Labor in America: A History by Melvyn Dubofsky and Joseph A. McCartin :: Slavery and Labor in the United States Study Group

 

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Table of Contents

Chapter 1 | Chapter 2 | Chapter 3

Weekly Reading Information

  • Week 1 :: Labor in America: A History by Melvyn Dubofsky and Joseph A. McCartin
    Chapter 1: Conditions of Labor in Colonial America


    Response / Thought Quotes
    - "This reality encouraged farmers, artisans, and ordinary workers to assert their own independence and equality,"
    - “When you send again,” he wrote home emphatically, “I entreat you rather send but thirty carpenters, husbandmen, gardeners, fishermen, masons, and diggers of trees' roots, well provided, than a thousand such as we have.”
    - “appointed one hundred Children out of the swarms that swarme in the place, to be sent to Virginia to be bound as apprentices for certain yeares.”
    - “imprison, punish and dispose of any of those children upon any disorder by them committed, as cause shall require; and so to Shipp them out for Virginia, with as much expedition as may stand for convenience.”
    - “What is a little Housebreaking, Shoplifting, or Highway-robbing; what is a son now and then corrupted and hanged, a Daughter debauched, or Pox'd, a wife stabbed, a Husband's throat cut, or a child's brains beat out with an Axe, compared with this Improvement and Well peopling of the Colonies?”
    - “there is on board these ships terrible misery, stench, fumes, horror, vomiting, many kinds of seasickness, fever, dysentery, headache, heat, constipation, boils, scurvy, cancer, mouth rot, and the like, all of which come from old and sharply-salted food and meat, also from the very bad and foul water, so that many die miserable.…Add to this want of provisions, hunger, thirst, frost, heat, dampness, anxiety, want, afflictions, and lamentations, together with other trouble, as e.g., the lice abound so frightfully, especially on sick people, that they can be scraped off the body. The misery reaches a climax when a gale rages for two or three nights so that everyone believes that the ship will go to the bottom with all human beings on board. In such a visitation the people cry and pray most piteously.”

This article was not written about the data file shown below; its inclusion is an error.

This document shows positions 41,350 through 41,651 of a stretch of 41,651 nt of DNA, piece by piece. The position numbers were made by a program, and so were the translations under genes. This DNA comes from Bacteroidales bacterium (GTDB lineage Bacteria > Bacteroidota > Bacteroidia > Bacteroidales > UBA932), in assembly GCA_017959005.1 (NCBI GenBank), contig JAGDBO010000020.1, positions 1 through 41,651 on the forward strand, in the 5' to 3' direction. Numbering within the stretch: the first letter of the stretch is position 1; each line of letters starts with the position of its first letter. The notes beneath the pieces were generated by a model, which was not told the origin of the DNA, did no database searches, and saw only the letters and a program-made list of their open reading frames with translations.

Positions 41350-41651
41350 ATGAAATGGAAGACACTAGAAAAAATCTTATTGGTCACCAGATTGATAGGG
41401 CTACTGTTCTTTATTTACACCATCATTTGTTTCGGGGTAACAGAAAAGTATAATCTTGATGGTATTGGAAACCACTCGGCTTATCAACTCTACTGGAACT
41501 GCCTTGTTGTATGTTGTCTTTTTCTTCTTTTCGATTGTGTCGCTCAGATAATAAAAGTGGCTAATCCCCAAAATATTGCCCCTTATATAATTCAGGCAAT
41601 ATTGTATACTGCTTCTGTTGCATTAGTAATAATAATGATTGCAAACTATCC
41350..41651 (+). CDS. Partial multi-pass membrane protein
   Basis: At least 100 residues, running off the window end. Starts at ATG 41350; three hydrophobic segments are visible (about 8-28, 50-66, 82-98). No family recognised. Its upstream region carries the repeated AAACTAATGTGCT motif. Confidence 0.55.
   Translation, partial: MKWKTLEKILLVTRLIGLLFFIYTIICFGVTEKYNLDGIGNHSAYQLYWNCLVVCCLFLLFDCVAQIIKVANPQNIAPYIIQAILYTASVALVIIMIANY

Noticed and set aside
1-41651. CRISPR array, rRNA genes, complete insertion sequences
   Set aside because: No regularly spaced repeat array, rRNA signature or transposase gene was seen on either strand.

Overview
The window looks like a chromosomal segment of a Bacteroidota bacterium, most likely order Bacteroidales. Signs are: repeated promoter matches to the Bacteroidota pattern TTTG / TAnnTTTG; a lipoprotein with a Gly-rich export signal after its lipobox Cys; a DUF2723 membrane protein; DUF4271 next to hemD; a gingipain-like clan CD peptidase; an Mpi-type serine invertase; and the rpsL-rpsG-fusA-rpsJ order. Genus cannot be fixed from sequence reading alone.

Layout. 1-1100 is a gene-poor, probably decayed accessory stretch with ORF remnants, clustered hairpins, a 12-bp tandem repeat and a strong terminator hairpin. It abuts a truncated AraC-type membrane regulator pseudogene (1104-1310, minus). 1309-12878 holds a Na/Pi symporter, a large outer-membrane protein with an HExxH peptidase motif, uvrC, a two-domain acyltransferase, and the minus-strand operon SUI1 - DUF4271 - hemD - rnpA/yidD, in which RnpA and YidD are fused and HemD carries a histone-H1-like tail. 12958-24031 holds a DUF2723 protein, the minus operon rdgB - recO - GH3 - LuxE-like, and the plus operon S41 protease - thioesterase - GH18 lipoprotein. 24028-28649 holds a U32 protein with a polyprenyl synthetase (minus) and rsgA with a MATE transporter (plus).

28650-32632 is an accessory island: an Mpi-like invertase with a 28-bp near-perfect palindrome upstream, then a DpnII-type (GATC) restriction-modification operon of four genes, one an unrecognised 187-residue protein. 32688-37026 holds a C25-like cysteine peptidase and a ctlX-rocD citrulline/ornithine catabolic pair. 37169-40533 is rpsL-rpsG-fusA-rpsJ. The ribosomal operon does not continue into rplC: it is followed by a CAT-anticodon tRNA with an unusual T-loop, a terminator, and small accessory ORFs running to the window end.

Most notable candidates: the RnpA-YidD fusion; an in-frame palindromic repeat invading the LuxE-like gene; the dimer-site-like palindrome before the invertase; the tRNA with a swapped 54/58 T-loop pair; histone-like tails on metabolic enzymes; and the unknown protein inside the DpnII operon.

- “We declare our utter detestation and dislike,” this edict read, “that men and women of mean condition should take upon themselves the garb of gentlemen.” The ban included “wearing gold or silver lace or buttons, or points at their knees, or to walk in boots, or women of the same rank to wear silk or tiffany scarfs, which though allowable to persons of greater estates, or more liberal education, yet we cannot but judge it intolerable in persons in such like conditions.”
    - “but likewise productive of very evil Consequences to the great Detriment of the public Service and grievous Oppression of Individuals.”
    - “The mobs of great cities,” Jefferson wrote in fearful contemplation of what he felt was happening in Europe, “add just so much to the support of pure government, as sores do to the strength of the human body.”
    - “On such a pittance,” the late nineteenth-century historian John Bach McMaster has written, “it was only by the strictest economy that a mechanic kept his children from starvation and himself from jail. In the low and dingy rooms which he called his home were wanting many articles of adornment and of use now to be found in the dwellings of the poorest of his class. Sand sprinkled on the floor did duty as a carpet. There was no glass on his table, there was no china in his cupboard, there were no prints on his walls…[H]is wife cooked up a rude meal and served it in pewter dishes. He rarely tasted fresh meat as often as once in a week.”

    Thought Questions
    - Describe the diversity of occupations for free laborers in Colonial America
    - How did the development of "urban" centers in Colonial America impact the diversity of labor?
    - Compare and Contrast the impact of local consumption crops on labor with the development of cash crops on labor
    - In what ways were indentured servants introduced and used in Colonial America?
    - How and Why did chattel slavery begin to replace indentured servants?
    - Compare and Contrast the lives of indentured servants and the lives of chattel slaves
    - How did the colonial upper class desire to emulate English feudal patterns impact labor?